On the peaceful dilemmas of Republicanism…

El Blogador seems to have kicked a interesting (mostly because of its rare civility) debate on a dilemma rarely talked of so discursively within nationalist/republican debate: the existential problem of having to make Northern Ireland work…

  • circles

    Hmmm well the original point may have been civil, if you can excuse the complete ignorance of it. Nationalists and republicans want a united Ireland – now to say “well you don’t have a united ireland but when will you ever shut up about it” highlights that unionists fail to understand republicans just as much as the oft trumpeted phrase “republicans don’t understand unionists”.
    Yes it would be nice if the 6 counties worked better than it does, but nicer still would be a united Ireland – end of story.
    And thats something that really won’t go away you know.

  • kensei

    The question is a fundamentally false premise for Nationalism. NI is a zepplin in a world of planes. Sure you can make it fly, sure you can probably stick rockets on it, but from a fundamental design perspective the planes is better and more efficient for most tasks.

  • Dessertspoon

    The zepplin and plane analogy is an interesting one Kensei but there will be plenty of people who will believe that it’s the 30 odd years of conflict that have stopped Norn Iron from evolving into the jet age and not it’s status as a province, statelet etc. If making Norn Iron work is such an erroneous proposition for Nationalists what are you going to do……Too many people have been sitting with their thumbs up their backsides waiting for a diffinitive resolution to the constitutional question. Is that what you think should continue? Regardless of your political aspirations children need to be educated, sick people need healthcare, poor people need welfare, everyone needs jobs, everyone needs a police service, and everyone needs the development and growth of the economy. Therefore Norn Iron has to be made to work better.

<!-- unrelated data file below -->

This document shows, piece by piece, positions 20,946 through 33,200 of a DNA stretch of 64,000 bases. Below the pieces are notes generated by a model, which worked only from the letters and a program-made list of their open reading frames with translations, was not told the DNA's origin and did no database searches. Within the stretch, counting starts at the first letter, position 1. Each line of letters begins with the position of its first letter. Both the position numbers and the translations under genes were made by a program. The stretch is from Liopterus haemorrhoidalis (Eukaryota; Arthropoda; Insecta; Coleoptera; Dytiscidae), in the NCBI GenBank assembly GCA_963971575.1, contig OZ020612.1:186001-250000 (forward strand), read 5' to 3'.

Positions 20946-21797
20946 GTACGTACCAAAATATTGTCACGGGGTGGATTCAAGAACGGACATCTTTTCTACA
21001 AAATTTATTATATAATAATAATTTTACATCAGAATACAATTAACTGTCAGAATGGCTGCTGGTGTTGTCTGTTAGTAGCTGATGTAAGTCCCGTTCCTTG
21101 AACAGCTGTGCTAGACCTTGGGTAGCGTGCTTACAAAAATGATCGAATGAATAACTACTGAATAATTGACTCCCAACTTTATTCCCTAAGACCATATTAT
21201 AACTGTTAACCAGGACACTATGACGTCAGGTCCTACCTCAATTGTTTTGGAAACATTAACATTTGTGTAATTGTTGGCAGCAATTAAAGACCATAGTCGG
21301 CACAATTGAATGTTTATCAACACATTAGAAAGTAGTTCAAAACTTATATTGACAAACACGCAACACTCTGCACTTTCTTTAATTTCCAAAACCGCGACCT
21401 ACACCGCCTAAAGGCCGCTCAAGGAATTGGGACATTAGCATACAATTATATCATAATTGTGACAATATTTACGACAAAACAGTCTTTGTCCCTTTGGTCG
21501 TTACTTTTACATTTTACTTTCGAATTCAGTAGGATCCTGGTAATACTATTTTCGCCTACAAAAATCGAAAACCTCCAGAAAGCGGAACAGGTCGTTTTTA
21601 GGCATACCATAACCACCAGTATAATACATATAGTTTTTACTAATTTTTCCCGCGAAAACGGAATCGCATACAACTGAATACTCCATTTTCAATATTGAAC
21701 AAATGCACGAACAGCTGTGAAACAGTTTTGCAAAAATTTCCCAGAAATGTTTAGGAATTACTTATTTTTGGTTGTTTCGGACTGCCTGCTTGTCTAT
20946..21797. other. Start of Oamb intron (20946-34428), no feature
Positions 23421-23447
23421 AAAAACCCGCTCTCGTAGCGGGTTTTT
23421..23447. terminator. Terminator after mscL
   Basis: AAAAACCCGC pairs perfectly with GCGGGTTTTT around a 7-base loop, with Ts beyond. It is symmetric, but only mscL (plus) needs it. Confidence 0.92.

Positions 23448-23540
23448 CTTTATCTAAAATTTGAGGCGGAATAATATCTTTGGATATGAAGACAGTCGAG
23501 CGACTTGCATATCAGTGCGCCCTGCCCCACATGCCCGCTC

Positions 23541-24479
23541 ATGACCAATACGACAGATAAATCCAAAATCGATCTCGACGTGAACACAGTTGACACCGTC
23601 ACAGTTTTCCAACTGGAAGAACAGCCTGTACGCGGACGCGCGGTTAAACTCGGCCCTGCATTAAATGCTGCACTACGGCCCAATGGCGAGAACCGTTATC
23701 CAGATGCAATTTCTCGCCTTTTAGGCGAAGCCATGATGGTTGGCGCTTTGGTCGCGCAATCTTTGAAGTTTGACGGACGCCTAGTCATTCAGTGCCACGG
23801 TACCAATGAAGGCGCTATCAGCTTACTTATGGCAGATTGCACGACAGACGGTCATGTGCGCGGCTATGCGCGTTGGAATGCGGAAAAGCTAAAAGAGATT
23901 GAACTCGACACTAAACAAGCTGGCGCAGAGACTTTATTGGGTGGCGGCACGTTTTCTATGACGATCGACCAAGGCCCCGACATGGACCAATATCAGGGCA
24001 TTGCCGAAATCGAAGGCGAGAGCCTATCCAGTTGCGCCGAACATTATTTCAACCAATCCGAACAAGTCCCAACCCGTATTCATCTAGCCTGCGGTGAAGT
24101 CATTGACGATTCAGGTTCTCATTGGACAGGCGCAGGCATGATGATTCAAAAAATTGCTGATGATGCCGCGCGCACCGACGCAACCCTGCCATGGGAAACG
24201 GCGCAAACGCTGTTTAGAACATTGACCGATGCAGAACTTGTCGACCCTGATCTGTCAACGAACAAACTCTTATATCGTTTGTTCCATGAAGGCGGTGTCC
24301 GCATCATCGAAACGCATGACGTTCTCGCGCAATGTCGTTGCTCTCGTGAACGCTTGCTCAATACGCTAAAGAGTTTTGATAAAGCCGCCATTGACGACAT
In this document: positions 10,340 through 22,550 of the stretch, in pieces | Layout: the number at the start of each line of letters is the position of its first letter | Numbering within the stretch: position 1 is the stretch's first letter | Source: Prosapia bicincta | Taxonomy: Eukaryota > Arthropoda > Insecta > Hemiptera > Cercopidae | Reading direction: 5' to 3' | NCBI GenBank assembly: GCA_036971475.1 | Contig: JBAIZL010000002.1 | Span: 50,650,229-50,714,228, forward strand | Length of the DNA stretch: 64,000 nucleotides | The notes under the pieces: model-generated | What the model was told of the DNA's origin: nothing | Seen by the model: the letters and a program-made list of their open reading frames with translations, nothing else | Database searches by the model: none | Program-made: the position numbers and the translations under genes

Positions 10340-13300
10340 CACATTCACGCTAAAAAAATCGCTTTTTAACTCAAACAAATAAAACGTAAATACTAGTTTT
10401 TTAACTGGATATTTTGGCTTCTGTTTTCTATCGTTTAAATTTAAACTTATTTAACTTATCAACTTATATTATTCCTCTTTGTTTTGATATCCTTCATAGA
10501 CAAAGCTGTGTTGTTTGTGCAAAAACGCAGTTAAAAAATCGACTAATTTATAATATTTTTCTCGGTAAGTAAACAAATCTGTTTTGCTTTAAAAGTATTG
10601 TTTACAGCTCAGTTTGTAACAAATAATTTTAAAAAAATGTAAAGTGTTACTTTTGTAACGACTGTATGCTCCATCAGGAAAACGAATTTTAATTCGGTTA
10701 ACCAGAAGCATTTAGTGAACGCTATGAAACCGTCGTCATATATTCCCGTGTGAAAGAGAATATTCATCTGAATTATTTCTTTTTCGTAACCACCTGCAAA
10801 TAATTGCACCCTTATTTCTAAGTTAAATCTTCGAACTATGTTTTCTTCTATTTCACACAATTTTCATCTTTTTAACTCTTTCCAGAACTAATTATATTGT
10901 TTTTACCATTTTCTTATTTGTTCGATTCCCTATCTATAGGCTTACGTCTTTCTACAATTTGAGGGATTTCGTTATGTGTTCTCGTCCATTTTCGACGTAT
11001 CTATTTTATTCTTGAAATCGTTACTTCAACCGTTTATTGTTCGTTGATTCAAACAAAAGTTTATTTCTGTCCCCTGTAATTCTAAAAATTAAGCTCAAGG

Maybe it’s time for Nationalists/Republicans to recognise that Unionists/Loyalits want to remain in the Union and for Unionists/Loyalists to recognise that Nationalists/Republicans want a united Ireland and to allow one another to engage with peaceful efforts to attain their goals. However, that shouldn’t mean that no-one addresses the everyday issues in the mean time.

  • Hmm…

    I think the suggestion that nationalist agitation for a united Ireland is somehow illegitimate because the majority disagree displays a lack of undertanding of democracy, rather than a misunderstanding of nationalism. Winning a vote is not the same as winning an argument. Minorities aren’t obliged to adopt the majority view, but merely to abide by the decision and seek to reverse it within the rules of normal politics.